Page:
streams, suggesting dissimilar fish communities. Ranked similarity coeffi-
cients differed significantly between upper reaches (P = 0.04) of impounded
and unimpounded streams, and between lower reaches (P < 0.01) of impounded
and unimpounded streams.
Figure 3. Relative abundance of fish families in the study streams. The four pie charts
represent means for the two stream types (impounded and unimpounded) and reach
locations (upper and lower).
2009 M.T. Kashiwagi and L.E. Miranda 31
Despite differences in community composition, species richness was not
different among stream reaches. Richness averaged 11.5 species in the upper
reaches of unimpounded streams and 12.0 species in lower reaches, and
did not differ significantly between the two (P = 0.66). In the upper reaches,
richness averaged 12.0 species in impounded streams and 11.5 species in
unimpounded streams, and these also did not differ significantly (P = 0.54).
Likewise, in the lower reaches, richness averaged 10.4 species in impounded
streams and 12.0 species in unimpounded streams, and did not differ signifi-
cantly between the two (P = 0.26).
Droughts are major disturbance events in stream environments (Horwitz
1978, Schlosser 1982). During periods of drought, headwater streams
experience severely reduced surface fl ows and may dry up. Following a
drought disturbance, the stream is recolonized by individuals from the downstream
community (Larimore et al. 1959). Experimental and observational
studies have demonstrated that fish can rapidly colonize these areas if they
have unrestricted access (Lonzarich et al. 1998, Peterson and Bayley 1993).
Gauging stations were not available within the study area, but contacts with
landowners and conservation officers suggested that surface fl ows stopped
approximately 1–3 times per decade. Given these reported drought events,
impoundments were expected to hamper species richness. Yet, richness was
Figure 4. Fish
a s s e m b l a g e
s i m i l a r i t i e s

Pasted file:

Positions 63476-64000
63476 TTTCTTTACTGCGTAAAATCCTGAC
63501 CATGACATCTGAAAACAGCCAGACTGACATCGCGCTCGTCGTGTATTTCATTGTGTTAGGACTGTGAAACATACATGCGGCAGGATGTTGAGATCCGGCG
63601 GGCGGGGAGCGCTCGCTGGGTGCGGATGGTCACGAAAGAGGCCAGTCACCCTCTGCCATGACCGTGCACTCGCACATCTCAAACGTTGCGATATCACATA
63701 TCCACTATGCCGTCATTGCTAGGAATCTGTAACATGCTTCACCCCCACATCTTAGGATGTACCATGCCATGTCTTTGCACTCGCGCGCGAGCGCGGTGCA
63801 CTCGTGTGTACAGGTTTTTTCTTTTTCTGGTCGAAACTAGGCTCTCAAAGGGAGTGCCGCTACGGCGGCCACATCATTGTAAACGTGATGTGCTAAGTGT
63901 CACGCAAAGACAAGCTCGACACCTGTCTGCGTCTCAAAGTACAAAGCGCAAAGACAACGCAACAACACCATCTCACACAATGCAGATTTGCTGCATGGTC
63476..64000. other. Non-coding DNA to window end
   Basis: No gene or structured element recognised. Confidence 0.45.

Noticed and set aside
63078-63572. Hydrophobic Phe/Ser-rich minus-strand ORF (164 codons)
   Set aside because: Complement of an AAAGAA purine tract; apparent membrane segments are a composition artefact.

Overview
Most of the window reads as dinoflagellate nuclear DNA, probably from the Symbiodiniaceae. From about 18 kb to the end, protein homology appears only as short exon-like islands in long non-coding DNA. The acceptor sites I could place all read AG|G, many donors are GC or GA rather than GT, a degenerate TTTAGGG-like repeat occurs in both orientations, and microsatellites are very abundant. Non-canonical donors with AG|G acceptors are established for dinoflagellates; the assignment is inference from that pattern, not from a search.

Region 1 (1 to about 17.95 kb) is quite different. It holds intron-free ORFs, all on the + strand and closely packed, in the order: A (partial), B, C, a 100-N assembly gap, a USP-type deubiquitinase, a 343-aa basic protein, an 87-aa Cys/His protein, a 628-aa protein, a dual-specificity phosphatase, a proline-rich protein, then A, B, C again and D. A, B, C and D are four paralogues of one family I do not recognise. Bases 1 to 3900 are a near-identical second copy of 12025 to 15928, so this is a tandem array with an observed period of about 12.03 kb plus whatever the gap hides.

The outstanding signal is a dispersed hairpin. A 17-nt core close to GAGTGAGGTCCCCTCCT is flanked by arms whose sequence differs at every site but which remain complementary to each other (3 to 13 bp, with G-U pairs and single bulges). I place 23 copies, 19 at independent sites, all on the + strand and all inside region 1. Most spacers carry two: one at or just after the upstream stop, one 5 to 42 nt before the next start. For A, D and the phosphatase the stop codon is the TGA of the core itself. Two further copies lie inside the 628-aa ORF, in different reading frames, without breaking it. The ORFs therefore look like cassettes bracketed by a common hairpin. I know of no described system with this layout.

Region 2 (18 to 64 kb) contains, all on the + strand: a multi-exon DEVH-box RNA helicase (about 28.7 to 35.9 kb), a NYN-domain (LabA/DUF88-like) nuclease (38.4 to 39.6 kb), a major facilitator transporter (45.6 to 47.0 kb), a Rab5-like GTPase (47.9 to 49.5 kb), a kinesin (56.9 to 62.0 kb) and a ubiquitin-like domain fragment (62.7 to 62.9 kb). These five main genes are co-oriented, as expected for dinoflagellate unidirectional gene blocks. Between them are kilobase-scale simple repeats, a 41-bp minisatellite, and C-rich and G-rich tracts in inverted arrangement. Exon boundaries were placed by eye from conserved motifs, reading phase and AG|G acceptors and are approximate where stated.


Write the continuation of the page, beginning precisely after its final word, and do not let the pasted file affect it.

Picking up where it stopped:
the 39 study
reaches classified according
to presence or
absence of impoundments
in the stream.
space have fish
that are more
similar than do
those that are
32 Southeastern Naturalist Vol. 8, No. 1
similar above and below impoundments, and between impounded and unimpounded
streams. Although counterintuitive, a constant or an increase in
species richness may not be uncommon. Indeed, Guenther and Spacie (2006)
reported that part-time use of upstream reaches by reservoir species actually
boosted estimates of species richness.
Fish assemblage composition differed among stream reaches. Fragmented
stream reaches above impoundments supported higher percentages
of centrarchids compared to unfragmented upper reaches of unimpounded
streams, which had higher percentages of obligate stream cyprinids. The
reduced cyprinids assemblages occupying reaches above impoundments
were represented by tolerant, generalist species, such as Fathead Minnow
and Creek Chub, capable of surviving severe environmental conditions in
streams, and unfavorable conditions in upper reaches of impoundments
(Smogor and Angermeier 1998). Similarly, Herbert and Gelwick (2003)
and Guenther and Spacie (2006) reported a decline of fluvial specialists
and an increase in macrohabitat generalists in streams fragmented by impoundments.
During drought periods when stream flows are reduced in the
study streams, fish in reaches above impoundments are apparently forced
downstream to seek shelter in the impoundment, or survive in wetland
areas that provide temporary refuge. After resumption of normal stream
flows, reaches above impoundments are recolonized by tolerant cyprinids
and centrarchid species from the impoundments. In contrast, following
droughts in unimpounded streams, the recolonizers of the upper reaches are
mainly cyprinid species representative of the downstream fish community.
Despite annual fluctuations, fish communities of unimpounded headwater
streams can remain fairly stable over time (Moyle and Vondracek 1985,
Ross et al. 1985), but require connectivity with the downstream community
to preserve their integrity.
The absence of Blackside Darter in upper reaches of impounded
streams illustrates how localized extirpation might occur due to the loss
of downstream connectivity. Blackside Darter is a common species with a
widespread distribution throughout Mississippi (Ross 2001). Although collected
in unimpounded and lower impounded reaches, the species was absent
from upper impounded reaches. Localized extirpation of this species from
streams above impoundments most likely results from the species’ inability
to survive in the stream or in the adjacent impoundments during drought
periods, or from predation by pool-dwelling fish or reptiles. Following resumption
of fl ow, the upstream movement of recolonizers is blocked by the
impoundments, effectively preventing reestablishment of populations in upper